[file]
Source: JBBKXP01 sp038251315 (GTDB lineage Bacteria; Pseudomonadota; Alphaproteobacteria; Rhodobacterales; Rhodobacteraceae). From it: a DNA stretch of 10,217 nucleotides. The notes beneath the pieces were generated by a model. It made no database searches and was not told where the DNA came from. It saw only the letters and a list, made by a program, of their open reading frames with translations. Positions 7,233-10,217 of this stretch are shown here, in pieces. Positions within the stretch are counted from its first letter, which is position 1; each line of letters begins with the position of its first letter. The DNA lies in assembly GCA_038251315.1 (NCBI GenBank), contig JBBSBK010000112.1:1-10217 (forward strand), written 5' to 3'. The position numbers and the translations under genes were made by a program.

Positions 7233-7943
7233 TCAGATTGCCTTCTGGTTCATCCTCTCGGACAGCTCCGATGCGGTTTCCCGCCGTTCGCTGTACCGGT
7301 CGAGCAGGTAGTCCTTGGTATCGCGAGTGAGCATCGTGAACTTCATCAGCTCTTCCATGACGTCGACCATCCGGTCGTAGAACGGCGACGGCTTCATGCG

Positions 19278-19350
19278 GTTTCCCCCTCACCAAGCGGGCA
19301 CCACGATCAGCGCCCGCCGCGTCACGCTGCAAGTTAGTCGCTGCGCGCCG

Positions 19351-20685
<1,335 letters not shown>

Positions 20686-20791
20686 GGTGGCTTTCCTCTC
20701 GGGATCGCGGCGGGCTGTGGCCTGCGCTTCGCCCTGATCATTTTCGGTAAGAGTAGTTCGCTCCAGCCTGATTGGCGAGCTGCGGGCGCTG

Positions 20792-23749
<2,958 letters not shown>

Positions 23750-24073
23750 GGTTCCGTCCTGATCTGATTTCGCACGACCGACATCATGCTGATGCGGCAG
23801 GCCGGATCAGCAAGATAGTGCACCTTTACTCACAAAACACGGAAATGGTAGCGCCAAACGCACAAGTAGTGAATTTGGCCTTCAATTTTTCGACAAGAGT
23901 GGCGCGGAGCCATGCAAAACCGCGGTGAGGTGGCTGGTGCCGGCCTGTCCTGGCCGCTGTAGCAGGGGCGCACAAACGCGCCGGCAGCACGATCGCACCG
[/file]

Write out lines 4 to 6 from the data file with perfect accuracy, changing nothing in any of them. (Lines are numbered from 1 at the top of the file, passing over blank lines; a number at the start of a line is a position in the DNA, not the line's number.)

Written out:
7301 CGAGCAGGTAGTCCTTGGTATCGCGAGTGAGCATCGTGAACTTCATCAGCTCTTCCATGACGTCGACCATCCGGTCGTAGAACGGCGACGGCTTCATGCG

Positions 19278-19350
19278 GTTTCCCCCTCACCAAGCGGGCA